Florida Department of Agriculture and Consumer Services Commissioner Nikki Fried says in an interview that “one of the things we’re taking into consideration” during a second phase of changes, to be rolled out in 2020, is redrawing the zone map that allows burn permits to be issued only when wind is blowing toward the lower-income, majority-black communities and Clewiston. Forest Service Director Jim Karels echoes those in the industry who continually tell me that, the permit zone map notwithstanding, wind speed, direction and other factors are always taken into account when burn permits are issued. But as anyone who has ever been caught without an umbrella can tell you, forecasts often miss the mark.
The experience of Clewiston’s white residents—and the other cities’ black residents—are anecdotal. They don’t constitute meaningful data. Florida’s Department of Health tracks measures such as asthma hospitalizations; Palm Beach County as a whole, which encompasses both Belle Glade and Mar-a-Lago, ranks fifth in the state for the rate of asthma hospitalizations—ahead of Broward and Miami-Dade, which have both more poverty and more traffic, two predictors of asthma in an area.
But another predictor of asthma is whether or not you are black. Tending to have less access to health care, more likely to be poor than whites and more likely to face exposure to environmental toxins, black Americans have higher rates of asthma and—even controlling for socioeconomic factors—they are more difficult to treat. Could the exposure of Glades residents to cane burning fundamentally reflect their genetic makeup and socioeconomic status?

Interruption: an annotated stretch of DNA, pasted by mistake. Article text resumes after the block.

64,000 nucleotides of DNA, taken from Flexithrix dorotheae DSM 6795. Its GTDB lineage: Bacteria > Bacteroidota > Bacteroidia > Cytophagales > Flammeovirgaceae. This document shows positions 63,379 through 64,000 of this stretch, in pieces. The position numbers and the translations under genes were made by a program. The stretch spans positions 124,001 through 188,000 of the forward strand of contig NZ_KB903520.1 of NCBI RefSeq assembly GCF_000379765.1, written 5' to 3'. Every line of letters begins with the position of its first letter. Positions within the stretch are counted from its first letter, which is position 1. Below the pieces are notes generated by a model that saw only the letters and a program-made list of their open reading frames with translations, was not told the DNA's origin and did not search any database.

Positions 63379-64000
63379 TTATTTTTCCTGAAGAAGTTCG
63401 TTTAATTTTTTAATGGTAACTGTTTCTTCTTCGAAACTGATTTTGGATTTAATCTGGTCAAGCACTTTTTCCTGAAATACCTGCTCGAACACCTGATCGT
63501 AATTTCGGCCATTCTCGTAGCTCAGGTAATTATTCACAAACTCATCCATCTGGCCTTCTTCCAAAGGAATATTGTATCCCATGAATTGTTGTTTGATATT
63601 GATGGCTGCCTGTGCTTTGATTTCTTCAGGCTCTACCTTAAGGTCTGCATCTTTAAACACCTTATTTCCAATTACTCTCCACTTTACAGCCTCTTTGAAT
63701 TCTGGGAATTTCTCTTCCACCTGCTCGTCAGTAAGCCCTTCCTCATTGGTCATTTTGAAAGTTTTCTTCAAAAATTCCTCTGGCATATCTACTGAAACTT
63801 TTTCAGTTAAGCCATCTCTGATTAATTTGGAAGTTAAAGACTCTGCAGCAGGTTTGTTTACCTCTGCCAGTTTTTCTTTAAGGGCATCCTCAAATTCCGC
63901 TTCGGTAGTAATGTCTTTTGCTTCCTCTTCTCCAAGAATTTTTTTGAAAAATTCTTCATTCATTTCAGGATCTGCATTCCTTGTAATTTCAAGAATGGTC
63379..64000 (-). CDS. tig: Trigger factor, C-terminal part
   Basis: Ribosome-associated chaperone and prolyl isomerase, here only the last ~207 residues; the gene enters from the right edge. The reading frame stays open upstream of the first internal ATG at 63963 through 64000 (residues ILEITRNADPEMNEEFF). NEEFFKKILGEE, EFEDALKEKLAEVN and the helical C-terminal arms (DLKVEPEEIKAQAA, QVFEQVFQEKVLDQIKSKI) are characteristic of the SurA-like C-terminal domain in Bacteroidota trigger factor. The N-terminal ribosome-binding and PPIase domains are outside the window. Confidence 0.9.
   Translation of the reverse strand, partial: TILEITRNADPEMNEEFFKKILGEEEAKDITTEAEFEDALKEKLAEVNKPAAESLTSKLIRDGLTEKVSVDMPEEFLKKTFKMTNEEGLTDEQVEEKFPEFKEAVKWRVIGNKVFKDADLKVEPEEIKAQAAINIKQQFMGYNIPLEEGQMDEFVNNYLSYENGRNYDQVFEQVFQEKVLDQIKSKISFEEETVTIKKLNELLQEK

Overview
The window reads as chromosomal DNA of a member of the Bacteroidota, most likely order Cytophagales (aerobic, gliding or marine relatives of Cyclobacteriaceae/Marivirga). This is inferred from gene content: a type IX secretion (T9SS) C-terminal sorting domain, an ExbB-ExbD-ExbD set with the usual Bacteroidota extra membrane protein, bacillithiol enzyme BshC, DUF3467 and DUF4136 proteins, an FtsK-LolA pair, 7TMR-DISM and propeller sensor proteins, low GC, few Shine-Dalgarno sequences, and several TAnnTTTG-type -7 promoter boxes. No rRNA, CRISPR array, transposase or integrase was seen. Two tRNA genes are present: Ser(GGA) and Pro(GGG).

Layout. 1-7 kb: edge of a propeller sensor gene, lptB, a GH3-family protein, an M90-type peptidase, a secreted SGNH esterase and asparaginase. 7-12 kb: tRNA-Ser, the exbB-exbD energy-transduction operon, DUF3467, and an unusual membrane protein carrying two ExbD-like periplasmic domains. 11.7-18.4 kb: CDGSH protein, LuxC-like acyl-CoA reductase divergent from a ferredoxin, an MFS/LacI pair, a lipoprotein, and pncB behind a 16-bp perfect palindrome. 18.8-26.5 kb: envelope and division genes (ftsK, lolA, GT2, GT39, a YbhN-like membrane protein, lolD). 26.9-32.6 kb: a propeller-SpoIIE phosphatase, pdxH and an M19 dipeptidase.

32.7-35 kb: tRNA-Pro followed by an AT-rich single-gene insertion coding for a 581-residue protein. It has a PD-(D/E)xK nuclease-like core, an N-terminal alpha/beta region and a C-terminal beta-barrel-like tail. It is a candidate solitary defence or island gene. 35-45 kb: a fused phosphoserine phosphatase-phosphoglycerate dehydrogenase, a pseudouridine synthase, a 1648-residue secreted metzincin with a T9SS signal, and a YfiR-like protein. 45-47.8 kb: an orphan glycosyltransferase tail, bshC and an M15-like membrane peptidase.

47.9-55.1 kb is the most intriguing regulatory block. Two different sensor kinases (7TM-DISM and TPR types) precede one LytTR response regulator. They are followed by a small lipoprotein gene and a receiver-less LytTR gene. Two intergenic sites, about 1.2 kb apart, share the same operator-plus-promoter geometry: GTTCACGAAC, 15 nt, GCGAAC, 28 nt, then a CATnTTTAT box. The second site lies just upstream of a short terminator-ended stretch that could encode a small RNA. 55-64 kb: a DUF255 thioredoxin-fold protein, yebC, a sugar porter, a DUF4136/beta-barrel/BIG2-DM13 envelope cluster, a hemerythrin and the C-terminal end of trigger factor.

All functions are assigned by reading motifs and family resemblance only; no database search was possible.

Matthew Moore, the attorney leading the class-action suit, says he will present to the court data showing 2.5 times higher rates of hospitalizations for pulmonary issues in zip codes where burning occurs, compared with the rest of Florida. The hospitalization figure is a crude measure: Some people might seek treatment at a doctor’s office, or not at all, meaning the prevalence of the disease could be more widespread than public health data is picking up. Dr. Sally Wenzel, director of the Asthma Institute at University of Pittsburgh Medical Center, says that “The only way to answer the question” as to whether sugarcane burning is the direct cause of the respiratory issues that residents experience “is with a better level of granularity—to do a person-based study, as opposed to a population-based study” such as the ones published so far.
Those studies are expensive, though. This is an area with little air quality monitoring, low household income, and a high proportion of minority residents. Who would pay for it? The sugar companies earn hundreds of millions in annual revenue and receive $1.2 billion in annual subsidies from the federal government to prop up prices. But why would it want to invest in what could be bad news? In any case, funding from an entity with so clear an interest in the findings could bias the results.
“People take it as just, this is what it is down here,” says Steve Messam. “It’s part of the daily grind.” But Messam is a pastor and a life coach—he’s passionate and he has a vision for the Glades that includes residents earning good wages by producing environmentally friendly disposable products from cane trash. “My dad cut cane for 75 cents a row, by hand,” he says. “Now we’ve progressed. Why use these archaic methods? I just want them to be good neighbors.”